Foreword - Express.js Guide: The Comprehensive Book on Express.js (2014)

Express.js Guide: The Comprehensive Book on Express.js (2014)


Dear reader,

You are reading a book which will lead you to the understanding and fluent use of the Express.js framework — the de facto standard in web application programming on Node.js. I would especially recommend this book because it was written by a practicing engineer, who has comprehensive knowledge of the full stack of web application development, and Express.js in particular.

Azat and I worked on the same Node.js/Express.js code base at Storify — the social media curation tool that The Washington Post, CNN, BBC, The White House press corps and other news corps use. It was recently acquired by LiveFyre. Right before the Express.js Guide’s release, Azat asked me to write the foreword, because it will sound objective, sincere and unbiased coming from the creator of another Node.js framework: CompoundJS.

However, nobody is reading forewords. So, instead of a foreword, I’ll share my story. Actually, I never thought it was worth sharing and there’s definitely nothing exciting about it. But from the other point of view — thousands of young programmers living similar ordinary lives - it could be inspiring: it’s a common story, but a kind of successful one.

My path to web development started when I was a student. I’d joined a team as a junior PHP programmer. I was working here for about five years, and the main lesson I have learned was that education is nothing compared to real work experience.

The next page of my professional life was my work in outsourcing (PHP and Ruby on Rails). And then I found Node.js. It was something that I always wanted: processes that do not have to wait for DB/IO operations, which are keeping all the resources, but doing something useful instead. That’s why I started using it — it’s more efficient compared to synchronous programming environments. By “efficient” I don’t mean speed of processing, but rather more flexibility in programming style.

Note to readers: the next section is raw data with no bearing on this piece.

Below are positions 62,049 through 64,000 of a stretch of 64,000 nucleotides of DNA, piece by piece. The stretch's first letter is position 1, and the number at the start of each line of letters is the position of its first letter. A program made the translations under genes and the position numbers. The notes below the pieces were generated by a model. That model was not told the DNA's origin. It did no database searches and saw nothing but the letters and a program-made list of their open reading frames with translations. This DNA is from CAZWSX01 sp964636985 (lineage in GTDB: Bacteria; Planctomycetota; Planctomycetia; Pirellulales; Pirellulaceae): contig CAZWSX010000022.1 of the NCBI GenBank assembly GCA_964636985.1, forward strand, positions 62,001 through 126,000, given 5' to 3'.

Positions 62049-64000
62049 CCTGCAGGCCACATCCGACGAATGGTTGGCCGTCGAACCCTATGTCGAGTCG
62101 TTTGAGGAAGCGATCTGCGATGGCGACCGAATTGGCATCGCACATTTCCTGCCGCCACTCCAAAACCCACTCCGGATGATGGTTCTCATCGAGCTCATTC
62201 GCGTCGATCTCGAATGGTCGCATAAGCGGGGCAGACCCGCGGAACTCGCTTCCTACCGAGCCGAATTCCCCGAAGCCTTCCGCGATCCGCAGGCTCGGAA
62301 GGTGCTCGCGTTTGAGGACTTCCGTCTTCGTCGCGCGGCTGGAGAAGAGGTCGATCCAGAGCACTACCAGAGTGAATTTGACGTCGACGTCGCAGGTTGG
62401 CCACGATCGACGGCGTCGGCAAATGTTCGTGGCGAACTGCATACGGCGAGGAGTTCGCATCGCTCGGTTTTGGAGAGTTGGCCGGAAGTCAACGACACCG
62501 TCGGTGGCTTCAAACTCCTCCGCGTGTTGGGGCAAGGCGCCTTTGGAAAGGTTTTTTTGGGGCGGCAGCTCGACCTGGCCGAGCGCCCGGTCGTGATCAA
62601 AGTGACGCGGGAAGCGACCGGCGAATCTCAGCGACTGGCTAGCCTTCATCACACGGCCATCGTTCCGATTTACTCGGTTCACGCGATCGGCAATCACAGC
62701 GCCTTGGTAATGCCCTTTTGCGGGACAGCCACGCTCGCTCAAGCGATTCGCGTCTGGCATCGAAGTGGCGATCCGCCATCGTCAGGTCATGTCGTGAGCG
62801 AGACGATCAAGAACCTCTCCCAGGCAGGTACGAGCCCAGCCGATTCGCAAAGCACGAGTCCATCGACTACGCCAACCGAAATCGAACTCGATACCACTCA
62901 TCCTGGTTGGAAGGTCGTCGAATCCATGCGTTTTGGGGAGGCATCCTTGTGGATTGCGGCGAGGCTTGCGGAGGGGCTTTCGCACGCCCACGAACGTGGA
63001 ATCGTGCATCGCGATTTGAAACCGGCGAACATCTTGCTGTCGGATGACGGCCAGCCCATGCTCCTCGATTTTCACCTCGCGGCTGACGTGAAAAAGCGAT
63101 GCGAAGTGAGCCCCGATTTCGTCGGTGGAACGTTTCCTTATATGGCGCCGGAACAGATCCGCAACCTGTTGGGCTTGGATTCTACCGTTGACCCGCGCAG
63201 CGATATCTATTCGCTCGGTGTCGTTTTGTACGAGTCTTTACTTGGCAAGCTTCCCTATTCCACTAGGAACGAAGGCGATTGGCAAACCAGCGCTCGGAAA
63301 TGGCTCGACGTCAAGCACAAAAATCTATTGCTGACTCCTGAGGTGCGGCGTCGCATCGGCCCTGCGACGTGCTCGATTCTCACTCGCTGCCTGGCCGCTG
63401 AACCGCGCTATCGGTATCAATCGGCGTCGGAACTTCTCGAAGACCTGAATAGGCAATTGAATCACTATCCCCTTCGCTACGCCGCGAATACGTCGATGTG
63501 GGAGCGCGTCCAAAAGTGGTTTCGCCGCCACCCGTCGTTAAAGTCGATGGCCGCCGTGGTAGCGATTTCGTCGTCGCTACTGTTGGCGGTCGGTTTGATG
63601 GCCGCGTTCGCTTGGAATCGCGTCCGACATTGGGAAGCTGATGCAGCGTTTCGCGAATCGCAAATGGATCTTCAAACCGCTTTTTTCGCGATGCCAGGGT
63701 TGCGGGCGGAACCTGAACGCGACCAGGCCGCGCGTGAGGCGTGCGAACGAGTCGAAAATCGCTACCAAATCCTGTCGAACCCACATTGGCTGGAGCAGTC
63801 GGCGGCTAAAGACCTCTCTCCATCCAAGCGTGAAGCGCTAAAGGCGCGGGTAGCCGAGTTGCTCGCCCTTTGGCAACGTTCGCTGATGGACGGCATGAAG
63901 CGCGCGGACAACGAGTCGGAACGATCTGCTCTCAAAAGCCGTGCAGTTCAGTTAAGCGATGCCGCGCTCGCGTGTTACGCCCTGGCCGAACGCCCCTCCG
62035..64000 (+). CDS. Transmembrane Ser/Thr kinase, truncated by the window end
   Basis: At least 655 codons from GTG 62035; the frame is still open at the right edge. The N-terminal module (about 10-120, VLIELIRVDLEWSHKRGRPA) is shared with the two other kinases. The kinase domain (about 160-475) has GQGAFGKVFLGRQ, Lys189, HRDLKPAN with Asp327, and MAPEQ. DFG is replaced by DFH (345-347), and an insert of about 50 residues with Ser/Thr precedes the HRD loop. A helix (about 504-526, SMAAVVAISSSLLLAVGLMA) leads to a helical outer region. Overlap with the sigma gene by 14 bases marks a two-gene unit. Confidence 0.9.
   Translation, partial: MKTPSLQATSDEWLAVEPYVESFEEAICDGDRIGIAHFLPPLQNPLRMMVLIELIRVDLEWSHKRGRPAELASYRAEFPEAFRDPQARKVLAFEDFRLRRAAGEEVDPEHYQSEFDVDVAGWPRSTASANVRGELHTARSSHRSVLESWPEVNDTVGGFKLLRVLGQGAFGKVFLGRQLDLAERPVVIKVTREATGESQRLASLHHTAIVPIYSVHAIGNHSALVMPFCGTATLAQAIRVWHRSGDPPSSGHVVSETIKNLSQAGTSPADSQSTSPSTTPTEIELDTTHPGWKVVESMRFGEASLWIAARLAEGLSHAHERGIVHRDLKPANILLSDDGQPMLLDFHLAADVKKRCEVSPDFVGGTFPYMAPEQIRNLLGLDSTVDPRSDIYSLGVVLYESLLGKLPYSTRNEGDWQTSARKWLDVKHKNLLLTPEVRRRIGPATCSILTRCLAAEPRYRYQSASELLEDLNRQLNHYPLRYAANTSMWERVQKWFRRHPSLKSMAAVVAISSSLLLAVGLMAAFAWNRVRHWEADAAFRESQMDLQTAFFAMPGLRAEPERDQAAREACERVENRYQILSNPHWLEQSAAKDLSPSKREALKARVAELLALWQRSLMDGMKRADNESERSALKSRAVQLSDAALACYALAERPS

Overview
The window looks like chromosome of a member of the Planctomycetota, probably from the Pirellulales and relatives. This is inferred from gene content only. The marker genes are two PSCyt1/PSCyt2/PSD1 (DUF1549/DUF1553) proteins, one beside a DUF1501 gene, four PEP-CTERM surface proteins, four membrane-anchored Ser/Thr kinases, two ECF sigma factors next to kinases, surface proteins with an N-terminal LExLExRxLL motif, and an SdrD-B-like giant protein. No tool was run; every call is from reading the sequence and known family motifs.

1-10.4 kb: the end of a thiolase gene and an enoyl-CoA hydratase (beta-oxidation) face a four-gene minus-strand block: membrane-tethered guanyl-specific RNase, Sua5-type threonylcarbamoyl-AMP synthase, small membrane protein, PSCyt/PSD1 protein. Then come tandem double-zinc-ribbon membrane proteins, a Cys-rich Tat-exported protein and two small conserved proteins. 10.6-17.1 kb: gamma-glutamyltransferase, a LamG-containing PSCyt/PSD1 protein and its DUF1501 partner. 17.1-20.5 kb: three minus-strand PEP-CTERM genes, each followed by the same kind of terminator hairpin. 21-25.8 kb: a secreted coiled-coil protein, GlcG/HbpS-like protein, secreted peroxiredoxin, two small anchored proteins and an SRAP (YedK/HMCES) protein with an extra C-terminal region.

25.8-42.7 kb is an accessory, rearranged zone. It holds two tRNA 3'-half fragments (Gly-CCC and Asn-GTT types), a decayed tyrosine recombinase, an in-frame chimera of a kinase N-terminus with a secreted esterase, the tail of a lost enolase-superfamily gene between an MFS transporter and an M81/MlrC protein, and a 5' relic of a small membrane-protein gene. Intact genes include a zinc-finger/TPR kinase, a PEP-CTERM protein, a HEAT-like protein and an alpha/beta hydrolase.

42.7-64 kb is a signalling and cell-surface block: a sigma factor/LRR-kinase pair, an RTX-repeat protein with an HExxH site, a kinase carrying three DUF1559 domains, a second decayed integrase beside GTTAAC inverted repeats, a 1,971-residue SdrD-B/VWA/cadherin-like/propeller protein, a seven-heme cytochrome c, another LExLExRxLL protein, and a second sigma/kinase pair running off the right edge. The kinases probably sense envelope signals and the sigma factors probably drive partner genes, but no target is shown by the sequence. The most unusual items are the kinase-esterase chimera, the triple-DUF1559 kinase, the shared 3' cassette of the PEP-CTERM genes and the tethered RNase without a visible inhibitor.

As a good example of its flexibility, I can share some solutions I recently programmed for a Redis adapter for the Jugglingdb ORM. The problem: during peaks in website usage, we are running a lot of db queries to serve pages, and most of the queries are the same. The obvious solution is to cache results of the queries, but this solution requires additional coding and some logic for cache invalidation.

We’ve come up with a better solution: cache queries and not results. When a query comes, we don’t execute it immediately; instead, we wait for some time, collect identical queries, then execute the query once and run multiple callbacks to serve all clients. This solution is simple and requires no additional logic. As a result, we have flat db usage, even during peaks. This solution is natural in Node.js, and that’s why Node.js rocks!

Life after discovering Node.js was great, full of interesting challenges and work, but one thing was annoying: each time I start a new project, I have to do almost the same work to organize code. For me, as a Rails developer, it’s really great to be able to create well-structured MVC applications fast, generate scaffolding controllers/views and other stuff. But this kind of tool was missing in Node.js and that’s why I spent my Christmas holidays writing it. The project was called express-on-railway at first, then RailwayJS, then CompoundJS.

The main goal of the project was to bring structure to an Express.js application, add the ability to extend applications in a standard way, and generate application code. So, it was not a new framework, but just Express.js with decent MVC structure, which is good for developers who don’t need to learn anything but Express.js to be able to understand what’s going on in a CompoundJS application. And it was a kind of piggybacking on Express.js and Rails experience. The idea was to get the best ideas from Rails and bring them to the node platform, and Express.js was selected as the base because it is the most popular framework for Node.js, and it has a relatively big community, so I wouldn’t be alone with my “new framework.” It was the start of my open-source years, which completely changed my attitude toward programming (and other life matters), but that’s another story.

And what can I say to conclude: web development in Node.js started with Express.js. It is a minimalistic and robust framework that gives you all you need to build decent web applications. Even if you decide to move to some more advanced frameworks at some point, Express.js knowledge is still a basic skill you have to learn. In addition, this book contains everything you need to know to start using Express.js. It clearly explains all concepts, as well as the answers to the most frequent questions that newcomers ask. For these reasons, this book is a must-read!